Studies have shown that controlling feral/stray cat populations through ‘trap and kill’ programs is very ineffective and costly. In addition, these programs are widely felt to be inhumane. When feral/stray cats are removed from their colonies and euthanized, those left behind become more fertile and reproduce to fill the territory vacated by those removed. Removal programs must therefore be constantly repeated. To help better deal with feral/stray cat overpopulation, many communities in North America have adopted TNR programs.
TNR is considered to be the most humane and economical solution to the problem of feral and stray cat overpopulation by experts such as the American Veterinary Medical Association, American Humane Association, Humane Society of the United States, and the Cat Fanciers’ Association. TNR helps to stabilize and maintain healthy feral/stray cat colonies with the least possible cost to local governments and residents, while providing a better life for the animals themselves.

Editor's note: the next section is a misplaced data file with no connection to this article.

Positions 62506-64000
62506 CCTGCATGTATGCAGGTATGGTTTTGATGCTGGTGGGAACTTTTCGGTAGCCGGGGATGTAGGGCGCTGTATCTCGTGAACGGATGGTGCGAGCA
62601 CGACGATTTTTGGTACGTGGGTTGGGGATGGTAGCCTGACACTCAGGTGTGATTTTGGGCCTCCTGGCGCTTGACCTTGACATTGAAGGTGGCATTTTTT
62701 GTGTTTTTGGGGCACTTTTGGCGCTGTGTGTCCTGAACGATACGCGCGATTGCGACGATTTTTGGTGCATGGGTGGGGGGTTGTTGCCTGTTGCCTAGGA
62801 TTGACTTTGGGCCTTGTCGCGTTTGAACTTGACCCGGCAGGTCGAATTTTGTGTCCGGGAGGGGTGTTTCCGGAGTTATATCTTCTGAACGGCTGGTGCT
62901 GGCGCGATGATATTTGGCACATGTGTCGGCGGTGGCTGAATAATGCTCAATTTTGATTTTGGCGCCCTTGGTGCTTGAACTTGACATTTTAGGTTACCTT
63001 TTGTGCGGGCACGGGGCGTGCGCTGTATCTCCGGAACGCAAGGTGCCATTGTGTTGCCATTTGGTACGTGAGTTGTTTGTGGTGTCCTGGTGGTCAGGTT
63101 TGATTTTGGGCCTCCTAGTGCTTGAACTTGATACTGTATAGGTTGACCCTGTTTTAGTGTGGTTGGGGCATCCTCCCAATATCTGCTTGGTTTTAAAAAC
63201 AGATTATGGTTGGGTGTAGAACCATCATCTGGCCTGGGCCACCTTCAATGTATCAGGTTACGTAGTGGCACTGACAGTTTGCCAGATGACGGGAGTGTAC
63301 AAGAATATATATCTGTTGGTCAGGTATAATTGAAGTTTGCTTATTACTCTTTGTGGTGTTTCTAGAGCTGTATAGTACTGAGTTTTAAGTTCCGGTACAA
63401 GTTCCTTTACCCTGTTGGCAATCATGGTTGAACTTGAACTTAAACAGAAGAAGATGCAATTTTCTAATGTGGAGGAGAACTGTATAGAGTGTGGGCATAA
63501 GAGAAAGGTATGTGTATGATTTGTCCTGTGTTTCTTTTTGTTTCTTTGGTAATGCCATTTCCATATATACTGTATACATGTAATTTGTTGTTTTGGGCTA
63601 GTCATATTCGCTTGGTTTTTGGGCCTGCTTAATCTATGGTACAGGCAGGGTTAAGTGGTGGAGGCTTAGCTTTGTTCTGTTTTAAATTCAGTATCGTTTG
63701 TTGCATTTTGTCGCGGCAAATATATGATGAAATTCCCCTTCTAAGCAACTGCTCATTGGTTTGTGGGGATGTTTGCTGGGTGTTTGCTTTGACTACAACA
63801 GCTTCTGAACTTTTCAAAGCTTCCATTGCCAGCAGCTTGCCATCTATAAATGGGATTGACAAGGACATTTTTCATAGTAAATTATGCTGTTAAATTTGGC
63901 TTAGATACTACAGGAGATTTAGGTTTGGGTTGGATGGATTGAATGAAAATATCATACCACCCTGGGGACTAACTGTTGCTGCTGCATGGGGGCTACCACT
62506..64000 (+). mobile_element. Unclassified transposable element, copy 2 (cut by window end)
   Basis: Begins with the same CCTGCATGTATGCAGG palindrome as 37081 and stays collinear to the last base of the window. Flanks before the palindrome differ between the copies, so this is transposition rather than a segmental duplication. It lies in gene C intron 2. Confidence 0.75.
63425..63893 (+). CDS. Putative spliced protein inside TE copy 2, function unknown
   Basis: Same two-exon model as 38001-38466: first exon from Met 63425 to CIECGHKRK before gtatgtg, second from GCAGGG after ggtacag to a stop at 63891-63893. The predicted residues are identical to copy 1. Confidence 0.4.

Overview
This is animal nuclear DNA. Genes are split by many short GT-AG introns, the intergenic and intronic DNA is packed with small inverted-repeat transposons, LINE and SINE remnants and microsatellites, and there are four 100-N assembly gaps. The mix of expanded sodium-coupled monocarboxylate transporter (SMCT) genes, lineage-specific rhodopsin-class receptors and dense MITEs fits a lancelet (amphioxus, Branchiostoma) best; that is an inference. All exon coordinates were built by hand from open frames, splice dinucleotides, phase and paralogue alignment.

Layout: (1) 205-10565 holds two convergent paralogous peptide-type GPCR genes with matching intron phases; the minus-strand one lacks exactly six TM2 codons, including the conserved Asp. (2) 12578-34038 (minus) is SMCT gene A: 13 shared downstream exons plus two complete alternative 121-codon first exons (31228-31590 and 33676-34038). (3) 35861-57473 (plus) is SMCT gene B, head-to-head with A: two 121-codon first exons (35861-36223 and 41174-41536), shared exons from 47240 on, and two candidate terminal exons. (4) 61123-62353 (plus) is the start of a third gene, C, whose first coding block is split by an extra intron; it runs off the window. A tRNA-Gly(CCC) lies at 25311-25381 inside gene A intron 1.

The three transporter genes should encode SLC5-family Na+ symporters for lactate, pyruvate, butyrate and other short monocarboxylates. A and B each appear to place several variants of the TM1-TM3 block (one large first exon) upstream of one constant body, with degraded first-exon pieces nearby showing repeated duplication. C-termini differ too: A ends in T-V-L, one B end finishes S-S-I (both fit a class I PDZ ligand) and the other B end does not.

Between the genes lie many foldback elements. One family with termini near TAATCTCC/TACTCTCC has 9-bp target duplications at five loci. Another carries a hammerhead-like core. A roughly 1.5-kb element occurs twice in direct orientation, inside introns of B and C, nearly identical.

Benefits of a TNR program include:
- Stabilization of feral/stray cat populations
- Reduction of problematic behavior such as fighting, spraying, howling, predation of native wildlife
- Reduction in the spread of disease (rabies, distemper, feline immunodeficiency virus, feline leukemia)
- Reduction of stress amongst feral/stray cat populations resulting from fighting and pregnancy
- Allowing feral/stray cats to live out their natural lifespan in good health
- Fostering of compassion in neighbourhoods
- Reduction of costs to taxpayers and humane societies. TNR programs are less costly than repeated attempts at euthanization or housing of feral or stray cats at a humane society.